10 Million Euros for Collaborative Research Center in Leukemia

Ulm University

The German Research Foundation (Deutsche Forschungsgemeinschaft - DFG) Continues to Promote Cutting-Edge Research of Ulm University Hospital

Leukemia researchers from Ulm University can expand their international pioneering role with a fund of almost 10 million euros: The German Research Foundation (DFG) has recently announced that, for the next four years, it will continue to promote the highly successful Collaborative Research Center SFB 1074 "Experimental Models and Clinical Translation in Leukemia”.
In the 2012 established CRC, physicians and scientists together explore the origin and personalized treatment of leukemia: basic research and clinical application go hand in hand. "The renewed funding of our Collaborative Research Center SFB 1074 shows that the leukemia research at Ulm University occupies an internationally leading position. With the first funding’s research projects we have contributed in groundbreaking findings not only for the research of the pathogenesis of leukemia, but also for better treatment of the disease," says Professor Hartmut Döhner, Coordinating Investigator of the CRC and Medical Director of the University Hospital’s Department of Internal Medicine III.

Joint Research for a Big Goal

In the CRC more than 20 leading scientists from various disciplines in a total of 16 projects research for a common goal: Through a better understanding of the genetic changes in leukemia, targeted and "tailored" therapies are to be developed. The focus is on the most common acute and chronic leukemias occurring predominantly at an advanced age and which frequently end fatally. Using experimental models, the researchers investigate at the cellular and molecular level how leukemias arise. By doing so they strive to target new drugs. Furthermore, the "Ulm biobank" allows them to look for genetic and epigenetic abnormalities in various blood cancers. In two central projects, the physicians and scientists devote themselves to novel study methods such as DNA sequencing and protein analysis techniques.

Old and Young Stem Cells

Among the biggest successes of the first funding period’s basic research is the description of a previously unknown aging and "rejuvenating" mechanism of hematopoietic stem cells. The scientists were able to show that by blocking a certain protein substance older stem cells are able to repair themselves more efficiently. Furthermore, researchers have characterized typical genetic lesions in the most common forms of leukemia in adults, acute myeloid leukemia and chronic lymphocytic leukemia, and uncovered the genetic basis of resistance mechanisms against new leukemia drugs. "The special feature of our research group is the transfer of basic research into clinical applications. Our mission is the development of new treatment options. Our patients should be spared therapeutic failures and related side effects", says Professor Klaus-Michael Debatin, deputy CRC Spokesperson and Medical Director of the University Hospital’s Department of Pediatrics and Adolescent Medicine. Research results have been published in prestigious journals such as "Nature" or the "New England Journal of Medicine", adds the Vice President of Medicine, Gender and Diversity.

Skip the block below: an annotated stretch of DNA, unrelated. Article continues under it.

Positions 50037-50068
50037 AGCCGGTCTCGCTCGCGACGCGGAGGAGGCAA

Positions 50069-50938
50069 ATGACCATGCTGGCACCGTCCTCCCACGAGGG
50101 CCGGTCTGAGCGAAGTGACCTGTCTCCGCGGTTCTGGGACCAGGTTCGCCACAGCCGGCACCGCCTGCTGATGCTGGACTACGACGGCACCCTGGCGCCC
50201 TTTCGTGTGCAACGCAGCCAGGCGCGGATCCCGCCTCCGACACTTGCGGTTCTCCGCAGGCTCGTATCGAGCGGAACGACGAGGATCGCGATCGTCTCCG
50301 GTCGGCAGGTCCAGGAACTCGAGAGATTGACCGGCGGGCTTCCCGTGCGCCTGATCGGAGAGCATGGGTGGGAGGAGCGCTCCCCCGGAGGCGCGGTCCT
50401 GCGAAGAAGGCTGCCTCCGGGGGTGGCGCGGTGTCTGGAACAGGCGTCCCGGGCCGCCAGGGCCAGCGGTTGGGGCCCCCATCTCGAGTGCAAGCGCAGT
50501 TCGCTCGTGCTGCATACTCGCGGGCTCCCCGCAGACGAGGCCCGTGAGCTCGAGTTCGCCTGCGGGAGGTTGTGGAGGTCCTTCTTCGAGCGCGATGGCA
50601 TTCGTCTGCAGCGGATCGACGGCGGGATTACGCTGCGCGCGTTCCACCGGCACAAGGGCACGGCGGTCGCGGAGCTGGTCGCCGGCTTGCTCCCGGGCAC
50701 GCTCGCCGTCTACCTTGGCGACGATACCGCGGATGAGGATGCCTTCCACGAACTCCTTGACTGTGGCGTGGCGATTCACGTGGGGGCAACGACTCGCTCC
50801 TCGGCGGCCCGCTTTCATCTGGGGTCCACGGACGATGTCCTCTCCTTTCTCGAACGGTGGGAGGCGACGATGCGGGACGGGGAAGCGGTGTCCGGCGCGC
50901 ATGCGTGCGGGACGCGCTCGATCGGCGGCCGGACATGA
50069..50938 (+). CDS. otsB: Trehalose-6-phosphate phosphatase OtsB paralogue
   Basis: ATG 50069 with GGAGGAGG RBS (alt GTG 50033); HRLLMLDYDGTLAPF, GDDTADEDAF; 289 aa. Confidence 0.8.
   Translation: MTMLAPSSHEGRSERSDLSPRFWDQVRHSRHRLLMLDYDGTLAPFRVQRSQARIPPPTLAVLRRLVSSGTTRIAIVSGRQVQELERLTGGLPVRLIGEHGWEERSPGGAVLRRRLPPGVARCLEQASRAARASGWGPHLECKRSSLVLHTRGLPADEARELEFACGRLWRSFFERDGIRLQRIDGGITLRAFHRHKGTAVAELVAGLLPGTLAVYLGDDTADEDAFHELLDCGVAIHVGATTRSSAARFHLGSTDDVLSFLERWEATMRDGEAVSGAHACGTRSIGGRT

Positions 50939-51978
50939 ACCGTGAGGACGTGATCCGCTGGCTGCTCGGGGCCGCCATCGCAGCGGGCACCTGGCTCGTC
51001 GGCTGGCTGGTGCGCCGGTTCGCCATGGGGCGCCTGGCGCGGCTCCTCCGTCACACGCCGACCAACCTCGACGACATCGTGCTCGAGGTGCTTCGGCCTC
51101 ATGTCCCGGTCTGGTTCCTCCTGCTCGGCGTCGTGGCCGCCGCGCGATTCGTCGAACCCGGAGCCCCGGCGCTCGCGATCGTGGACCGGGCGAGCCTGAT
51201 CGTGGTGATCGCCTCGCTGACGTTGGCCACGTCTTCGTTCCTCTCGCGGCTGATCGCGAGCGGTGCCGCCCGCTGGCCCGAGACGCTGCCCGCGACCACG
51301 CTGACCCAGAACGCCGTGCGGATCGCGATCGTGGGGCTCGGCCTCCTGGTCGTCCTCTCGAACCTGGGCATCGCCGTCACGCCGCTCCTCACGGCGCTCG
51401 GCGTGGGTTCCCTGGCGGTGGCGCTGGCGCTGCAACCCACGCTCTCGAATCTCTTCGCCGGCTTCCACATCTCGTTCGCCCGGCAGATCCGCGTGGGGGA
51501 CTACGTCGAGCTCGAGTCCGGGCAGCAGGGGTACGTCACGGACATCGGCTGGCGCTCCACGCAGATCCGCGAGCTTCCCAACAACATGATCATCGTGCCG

Excellent Conditions in Ulm

The conditions of Ulm University medicine are excellent: Researchers have access to experimental leukemia models and countless blood and bone marrow samples – Ulm’s leukemia Biobank is among the most comprehensive in the world. Leukemia patients benefit directly from findings of the Collaborative Research Center at the Comprehensive Cancer Center Ulm (CCCU), which was again awarded by the German Cancer Aid as "Oncological Center of Excellence".
"With the targeted appointment of renowned professors and young scientists, we were able to strengthen Ulm’s leukemia research", says Professor Thomas Wirth, Dean of the Medical Faculty. Among these are the immunologist Professor Hassan Jumaa who was recently awarded with an ERC Advanced Grant, the highly renowned geneticist Professor Reiner Siebert as well as Dr Maria Carolina Florian and Dr Jan Krönke, who respectively lead a DFG Emmy Noether Junior Research Group - a top award for young researchers on their way to professorship. "Leukemia research has a tradition at Ulm University. The now extended Collaborative Research Center contributes significantly to this continued success story and expands the leading position of Ulm´s cancer medicine in research and clinical application," says Professor Michael Weber, President of Ulm University. The application-oriented scientific work in the CRC will benefit patients beyond Ulm.

Background of the Collaborative Research Center

Collaborative Research Centers of the DFG are the most important publicly funded research groups in Germany. They aim to promote quality science and research focus at universities. In subprojects scientists work across disciplines on demanding research projects. Another important objective is the promotion of young talent. A CRC can be financed up to 12 years. After each funding period (4 years) an international review committee evaluates the scientific work and decides on the financial extension.

[Translate to english:] (v.l.): Prof. Thomas Wirth, Prof. Hartmut Döhner, sowie Prof. Klaus-Michael Debatin
[Translate to english:] Prof. Thomas Wirth, Dekan der Med. Fakultät, der SFB-Sprecher und Ärztliche Direktor der Uniklinik für Innere Medizin III, Prof. Hartmut Döhner, sowie Prof. Klaus-Michael Debatin, stellv. SFB-Sprecher und Ärztlicher Direktor der Uniklinik für Kinder- und Jugendmedizin (v.l.) (Foto: Lukas Hofstätter)
[Translate to english:] Junge und alte Stammzellen
[Translate to english:] Junge und alte Stammzellen
[Translate to english:] Wissenschaftler im Labor
[Translate to english:] Wissenschaftler im Labor (Foto: Heiko Grandel / Uniklinik Ulm)